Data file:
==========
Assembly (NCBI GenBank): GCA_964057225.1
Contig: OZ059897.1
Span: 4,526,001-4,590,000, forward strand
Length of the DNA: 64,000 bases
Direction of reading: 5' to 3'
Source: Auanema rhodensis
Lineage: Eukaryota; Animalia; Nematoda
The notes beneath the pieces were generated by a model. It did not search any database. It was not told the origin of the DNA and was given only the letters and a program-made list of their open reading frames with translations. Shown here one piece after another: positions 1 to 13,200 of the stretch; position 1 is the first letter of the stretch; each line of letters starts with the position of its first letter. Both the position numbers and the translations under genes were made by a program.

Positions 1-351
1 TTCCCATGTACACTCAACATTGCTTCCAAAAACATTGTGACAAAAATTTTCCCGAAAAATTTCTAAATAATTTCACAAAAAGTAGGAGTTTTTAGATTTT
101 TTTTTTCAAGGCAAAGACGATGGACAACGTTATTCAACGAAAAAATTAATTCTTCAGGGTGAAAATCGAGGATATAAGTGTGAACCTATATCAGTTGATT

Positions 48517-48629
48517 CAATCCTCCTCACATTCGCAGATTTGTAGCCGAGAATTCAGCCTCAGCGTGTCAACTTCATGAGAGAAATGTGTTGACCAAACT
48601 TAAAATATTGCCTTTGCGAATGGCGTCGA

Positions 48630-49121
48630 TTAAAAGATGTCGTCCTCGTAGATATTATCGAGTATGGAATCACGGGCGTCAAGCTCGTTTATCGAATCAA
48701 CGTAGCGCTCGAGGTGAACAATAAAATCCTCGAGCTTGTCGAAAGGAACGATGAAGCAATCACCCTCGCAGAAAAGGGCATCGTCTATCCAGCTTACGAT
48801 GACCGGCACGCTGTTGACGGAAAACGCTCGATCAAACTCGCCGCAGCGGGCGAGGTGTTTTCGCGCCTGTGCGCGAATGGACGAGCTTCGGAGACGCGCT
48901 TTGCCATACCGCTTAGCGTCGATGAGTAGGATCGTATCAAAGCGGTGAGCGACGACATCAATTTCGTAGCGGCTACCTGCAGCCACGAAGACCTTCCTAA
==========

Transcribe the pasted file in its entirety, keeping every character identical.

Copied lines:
Assembly (NCBI GenBank): GCA_964057225.1
Contig: OZ059897.1
Span: 4,526,001-4,590,000, forward strand
Length of the DNA: 64,000 bases
Direction of reading: 5' to 3'
Source: Auanema rhodensis
Lineage: Eukaryota; Animalia; Nematoda
The notes beneath the pieces were generated by a model. It did not search any database. It was not told the origin of the DNA and was given only the letters and a program-made list of their open reading frames with translations. Shown here one piece after another: positions 1 to 13,200 of the stretch; position 1 is the first letter of the stretch; each line of letters starts with the position of its first letter. Both the position numbers and the translations under genes were made by a program.

Positions 1-351
1 TTCCCATGTACACTCAACATTGCTTCCAAAAACATTGTGACAAAAATTTTCCCGAAAAATTTCTAAATAATTTCACAAAAAGTAGGAGTTTTTAGATTTT
101 TTTTTTCAAGGCAAAGACGATGGACAACGTTATTCAACGAAAAAATTAATTCTTCAGGGTGAAAATCGAGGATATAAGTGTGAACCTATATCAGTTGATT

Positions 48517-48629
48517 CAATCCTCCTCACATTCGCAGATTTGTAGCCGAGAATTCAGCCTCAGCGTGTCAACTTCATGAGAGAAATGTGTTGACCAAACT
48601 TAAAATATTGCCTTTGCGAATGGCGTCGA

Positions 48630-49121
48630 TTAAAAGATGTCGTCCTCGTAGATATTATCGAGTATGGAATCACGGGCGTCAAGCTCGTTTATCGAATCAA
48701 CGTAGCGCTCGAGGTGAACAATAAAATCCTCGAGCTTGTCGAAAGGAACGATGAAGCAATCACCCTCGCAGAAAAGGGCATCGTCTATCCAGCTTACGAT
48801 GACCGGCACGCTGTTGACGGAAAACGCTCGATCAAACTCGCCGCAGCGGGCGAGGTGTTTTCGCGCCTGTGCGCGAATGGACGAGCTTCGGAGACGCGCT
48901 TTGCCATACCGCTTAGCGTCGATGAGTAGGATCGTATCAAAGCGGTGAGCGACGACATCAATTTCGTAGCGGCTACCTGCAGCCACGAAGACCTTCCTAA